Tips for Staying Safe on Spring Break


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College students are counting down the days to spring break to escape the stresses of college life. While spring break is a great time for students to unwind, it’s important to keep safety a top priority.

“Having a safe spring break requires planning,” says Ann Quinn-Zobeck, director of education and training for The BACCHUS Network. “Students can decrease their chance of being an easy target by establishing a budget before they leave for spring break, communicating expectations with their friends, and planning before you go out where you are going and how you will get home safely.”

You can still have fun and create life-long memories on vacation while being smart about both your money and your well being this spring break.

Keep a Low Profile

Avoid drawing unwanted attention to yourself while on vacation and stay alert of your surroundings.

“Be sure your room number is given to you discreetly when checking in,” says Larry Kaminer, president of the Personal Safety Group. “Criminals do hang out in lobbies looking for easy targets. Jewelry, laptops, cameras and electronics attract attention.”

Don’t tell anyone outside your group your room number, and always make sure hotel doors and windows are locked.

Limit the amount of expensive electronics and flashy luxury items you bring. If you absolutely can’t live without your iPod, lock it, along with other valuables, in the hotel room safe when not in use.

Be Smart About Cash

If you have to use an ATM while on vacation, the experts suggest using one in the hotel. If that isn’t an option, find one in a well-lit area and go with a group.

“Cup your hand over the keypad as you enter your PIN,” says Kaminer. “Going into a bank to get cash is another option. Carry small amounts of cash and be discreet with money when buying gifts from street vendors.”

Don’t Expose Your Credit Card Information

Most hotels require a credit card to be on file to make a reservation, but experts warn that some hotel staff might see a young face and make bogus charges with the hopes they will be overlooked.

“Parents can avoid their children having to engage in financial transactions at hotels by prepaying with their credit cards,” says Kaminer.

If your parents are not willing to help, be sure to monitor your account to make sure all charges are legitimate.

“The best defense for credit fraud is meticulously checking your statements and setting up fraud alerts with your card,” says Erin Weed, founder of Girls Fight Back.

Always Have a Cell Phone

You should always have a cell phone with you for emergencies and for staying in touch with the people in your group.

“Have three emergency contacts programmed into the speed dialer,” suggests Kaminer. “If you travel abroad, [you can] buy a prepaid cell phone upon arrival and share that number with your friends and emergency contacts.”

When going out, make sure your phone is charged and that everyone in the group remembered to bring their phone.

“Group members should have each others’ phone numbers programmed into their phone as well as the phone number of the place they are staying and a local cab company,” says Quinn-Zobeck. “Students should be sure to check in with the members of their group throughout the night, not just at the end of the night.”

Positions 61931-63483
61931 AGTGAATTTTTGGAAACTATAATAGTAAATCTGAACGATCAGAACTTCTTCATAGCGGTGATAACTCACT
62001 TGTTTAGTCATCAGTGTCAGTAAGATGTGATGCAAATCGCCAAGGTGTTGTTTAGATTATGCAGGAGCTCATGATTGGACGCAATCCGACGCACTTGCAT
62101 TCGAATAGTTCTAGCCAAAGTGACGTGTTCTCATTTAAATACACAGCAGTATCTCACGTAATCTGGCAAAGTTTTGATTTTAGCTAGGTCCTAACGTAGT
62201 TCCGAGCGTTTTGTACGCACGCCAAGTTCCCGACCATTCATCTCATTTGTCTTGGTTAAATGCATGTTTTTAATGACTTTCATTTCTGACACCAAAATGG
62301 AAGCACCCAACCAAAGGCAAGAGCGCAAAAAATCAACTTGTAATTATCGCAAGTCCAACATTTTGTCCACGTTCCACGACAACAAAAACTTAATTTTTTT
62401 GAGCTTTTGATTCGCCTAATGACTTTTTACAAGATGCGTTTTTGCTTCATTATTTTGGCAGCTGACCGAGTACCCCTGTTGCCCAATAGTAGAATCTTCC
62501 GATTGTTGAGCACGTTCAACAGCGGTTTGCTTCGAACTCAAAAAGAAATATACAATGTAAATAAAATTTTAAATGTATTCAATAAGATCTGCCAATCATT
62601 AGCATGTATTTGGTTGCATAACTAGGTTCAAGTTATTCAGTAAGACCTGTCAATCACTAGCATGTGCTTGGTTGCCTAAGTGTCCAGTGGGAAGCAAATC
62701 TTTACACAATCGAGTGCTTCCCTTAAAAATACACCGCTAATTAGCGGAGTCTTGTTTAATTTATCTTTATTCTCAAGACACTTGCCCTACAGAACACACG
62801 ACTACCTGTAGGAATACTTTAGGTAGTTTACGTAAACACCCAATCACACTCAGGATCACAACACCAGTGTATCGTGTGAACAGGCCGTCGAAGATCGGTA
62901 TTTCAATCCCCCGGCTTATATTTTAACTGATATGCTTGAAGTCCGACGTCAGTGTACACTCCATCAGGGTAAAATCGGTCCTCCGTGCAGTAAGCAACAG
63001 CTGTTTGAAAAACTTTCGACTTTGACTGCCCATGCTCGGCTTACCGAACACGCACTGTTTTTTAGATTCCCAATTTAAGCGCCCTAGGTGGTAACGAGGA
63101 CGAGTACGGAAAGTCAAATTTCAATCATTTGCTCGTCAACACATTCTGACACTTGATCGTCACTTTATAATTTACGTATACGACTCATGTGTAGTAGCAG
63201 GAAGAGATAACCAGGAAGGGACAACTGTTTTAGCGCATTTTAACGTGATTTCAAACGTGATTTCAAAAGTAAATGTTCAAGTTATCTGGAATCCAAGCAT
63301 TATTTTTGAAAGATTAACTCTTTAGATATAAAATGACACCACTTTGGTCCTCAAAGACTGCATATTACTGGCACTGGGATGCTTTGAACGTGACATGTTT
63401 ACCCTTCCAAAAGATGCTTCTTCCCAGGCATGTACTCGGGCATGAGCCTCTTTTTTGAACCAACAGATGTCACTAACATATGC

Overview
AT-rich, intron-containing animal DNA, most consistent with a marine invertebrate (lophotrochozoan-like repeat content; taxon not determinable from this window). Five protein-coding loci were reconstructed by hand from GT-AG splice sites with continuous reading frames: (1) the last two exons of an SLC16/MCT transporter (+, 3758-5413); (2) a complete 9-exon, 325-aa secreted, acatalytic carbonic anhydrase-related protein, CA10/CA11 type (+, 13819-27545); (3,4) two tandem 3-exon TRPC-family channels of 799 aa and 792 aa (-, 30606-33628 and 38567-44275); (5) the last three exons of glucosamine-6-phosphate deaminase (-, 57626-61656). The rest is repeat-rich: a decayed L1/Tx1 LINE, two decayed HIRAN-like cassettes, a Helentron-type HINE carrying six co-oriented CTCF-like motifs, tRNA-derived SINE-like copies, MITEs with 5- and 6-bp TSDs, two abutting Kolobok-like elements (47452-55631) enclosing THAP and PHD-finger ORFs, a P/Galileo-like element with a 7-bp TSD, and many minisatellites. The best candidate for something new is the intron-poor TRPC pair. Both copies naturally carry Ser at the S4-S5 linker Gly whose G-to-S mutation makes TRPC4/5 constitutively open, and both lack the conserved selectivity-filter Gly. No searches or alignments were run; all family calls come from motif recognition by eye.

Stay in a Group and Don’t Leave Your Drink

Students should always stick together when going out anywhere, day or night. There is more potential for something unfortunate to happen if you split up.

“Go out with your friends, go home with your friends,” says Weed. “It’s so much more fun, and so much more safe.”

Kaminer advises buddying up for bathroom breaks and never leaving your beverage unattended.

“Keep any drinks with you and be wary of anyone who wants to keep pouring you more drinks,” he says. “If you’re ordering a beverage, be sure it is opened in front of you.”

Watch How Much You Drink

Drinking too much alcohol can unintentionally lead students to let their guards down, says Quinn-Zobeck.

“Alcohol is a depressant and even one to two drinks can decrease your ability to perceive a situation as dangerous,” she says. She also suggested appointing one person in your group to stay sober to keep tabs on everyone and drive if necessary.

Before leaving for a night out, have a plan that details how everyone will get back home or to the hotel safely.

Kaminer says that students should never appear to be drunk in public; in addition to possibly breaking the law, you make yourself a target.

“Criminals read body language,” he says. “Focused people walking ‘heads up’ with brisk athletic stride are seen to be harder targets and most often passed over for those that are clearly intoxicated and not aware of their surroundings.”

Alert Banks if Leaving a Country

If you are travelling out of the country be sure to let your bank know to expect foreign charges or it might suspend your account over suspected fraud, leaving you stranded with no money.

You should also let the government know you’re leaving. In case of an emergency, it can be helpful if the U.S. Embassy knows where you are.

“The State Department also recommends you create a profile through its travel registration page, especially if traveling abroad, so they know where you are and how to contact you,” says Kaminer.

“Remember bad things can happen anywhere, even ‘safe neighborhoods’ surrounded by lots of people,” says Weed. “This isn’t to say always be afraid, but just always be ready to handle a situation and have an action plan.”

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